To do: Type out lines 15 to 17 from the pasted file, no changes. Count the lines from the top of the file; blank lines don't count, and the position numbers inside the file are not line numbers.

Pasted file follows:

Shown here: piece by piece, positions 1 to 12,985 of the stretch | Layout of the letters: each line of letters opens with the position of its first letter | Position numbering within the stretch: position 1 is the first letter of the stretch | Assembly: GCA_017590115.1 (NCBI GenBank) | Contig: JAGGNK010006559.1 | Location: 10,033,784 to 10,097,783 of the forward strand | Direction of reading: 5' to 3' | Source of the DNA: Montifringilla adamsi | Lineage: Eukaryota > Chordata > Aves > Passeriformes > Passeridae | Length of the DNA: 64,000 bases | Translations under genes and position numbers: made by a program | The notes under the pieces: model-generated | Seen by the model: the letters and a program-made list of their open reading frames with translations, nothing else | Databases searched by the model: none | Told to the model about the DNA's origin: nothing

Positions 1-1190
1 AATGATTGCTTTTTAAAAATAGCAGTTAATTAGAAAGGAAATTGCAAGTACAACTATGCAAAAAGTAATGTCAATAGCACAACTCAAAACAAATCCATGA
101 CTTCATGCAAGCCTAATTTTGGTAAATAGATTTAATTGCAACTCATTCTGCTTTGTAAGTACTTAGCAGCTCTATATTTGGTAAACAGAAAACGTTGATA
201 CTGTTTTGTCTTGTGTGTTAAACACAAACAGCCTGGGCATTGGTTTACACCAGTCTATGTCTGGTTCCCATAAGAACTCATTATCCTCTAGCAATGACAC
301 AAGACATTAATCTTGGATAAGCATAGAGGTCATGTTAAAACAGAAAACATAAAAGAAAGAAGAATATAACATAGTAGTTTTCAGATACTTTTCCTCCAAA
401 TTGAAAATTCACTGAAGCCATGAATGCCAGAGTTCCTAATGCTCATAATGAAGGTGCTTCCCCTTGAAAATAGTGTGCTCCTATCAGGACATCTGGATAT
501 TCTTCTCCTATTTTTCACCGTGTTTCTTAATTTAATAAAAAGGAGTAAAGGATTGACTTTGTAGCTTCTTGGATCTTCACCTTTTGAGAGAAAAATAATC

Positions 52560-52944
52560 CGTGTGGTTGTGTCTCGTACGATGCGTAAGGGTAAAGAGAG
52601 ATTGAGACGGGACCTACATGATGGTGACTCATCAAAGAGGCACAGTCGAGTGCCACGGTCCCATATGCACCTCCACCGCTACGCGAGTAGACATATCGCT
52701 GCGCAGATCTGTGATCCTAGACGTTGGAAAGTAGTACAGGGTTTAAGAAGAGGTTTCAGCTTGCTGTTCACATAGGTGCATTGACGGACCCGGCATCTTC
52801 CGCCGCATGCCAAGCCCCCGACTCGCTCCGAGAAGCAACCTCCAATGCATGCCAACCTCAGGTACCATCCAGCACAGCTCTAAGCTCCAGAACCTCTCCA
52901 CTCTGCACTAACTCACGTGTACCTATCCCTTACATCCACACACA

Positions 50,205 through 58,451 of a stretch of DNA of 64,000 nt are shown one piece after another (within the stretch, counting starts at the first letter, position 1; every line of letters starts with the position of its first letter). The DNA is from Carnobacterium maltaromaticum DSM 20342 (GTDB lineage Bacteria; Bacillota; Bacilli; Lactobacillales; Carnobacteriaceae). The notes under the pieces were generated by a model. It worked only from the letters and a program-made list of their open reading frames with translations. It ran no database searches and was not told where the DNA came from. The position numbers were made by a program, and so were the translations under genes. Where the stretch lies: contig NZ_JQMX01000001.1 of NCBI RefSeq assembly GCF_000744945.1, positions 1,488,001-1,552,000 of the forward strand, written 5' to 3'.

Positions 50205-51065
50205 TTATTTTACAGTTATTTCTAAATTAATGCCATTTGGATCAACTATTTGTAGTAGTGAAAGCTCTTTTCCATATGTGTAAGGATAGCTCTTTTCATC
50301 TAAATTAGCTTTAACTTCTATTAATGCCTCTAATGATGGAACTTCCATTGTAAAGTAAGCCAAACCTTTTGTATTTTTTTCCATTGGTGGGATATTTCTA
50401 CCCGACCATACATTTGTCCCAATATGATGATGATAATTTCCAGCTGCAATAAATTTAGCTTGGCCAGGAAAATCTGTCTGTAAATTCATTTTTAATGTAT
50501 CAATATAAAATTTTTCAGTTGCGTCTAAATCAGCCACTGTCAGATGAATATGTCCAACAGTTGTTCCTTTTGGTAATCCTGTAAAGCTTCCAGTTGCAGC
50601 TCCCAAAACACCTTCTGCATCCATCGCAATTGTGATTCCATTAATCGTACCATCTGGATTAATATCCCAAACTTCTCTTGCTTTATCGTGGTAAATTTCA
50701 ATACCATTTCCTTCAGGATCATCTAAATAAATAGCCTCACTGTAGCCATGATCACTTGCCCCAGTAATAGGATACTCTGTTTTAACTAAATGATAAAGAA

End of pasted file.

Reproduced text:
Positions 50,205 through 58,451 of a stretch of DNA of 64,000 nt are shown one piece after another (within the stretch, counting starts at the first letter, position 1; every line of letters starts with the position of its first letter). The DNA is from Carnobacterium maltaromaticum DSM 20342 (GTDB lineage Bacteria; Bacillota; Bacilli; Lactobacillales; Carnobacteriaceae). The notes under the pieces were generated by a model. It worked only from the letters and a program-made list of their open reading frames with translations. It ran no database searches and was not told where the DNA came from. The position numbers were made by a program, and so were the translations under genes. Where the stretch lies: contig NZ_JQMX01000001.1 of NCBI RefSeq assembly GCF_000744945.1, positions 1,488,001-1,552,000 of the forward strand, written 5' to 3'.

Positions 50205-51065
50205 TTATTTTACAGTTATTTCTAAATTAATGCCATTTGGATCAACTATTTGTAGTAGTGAAAGCTCTTTTCCATATGTGTAAGGATAGCTCTTTTCATC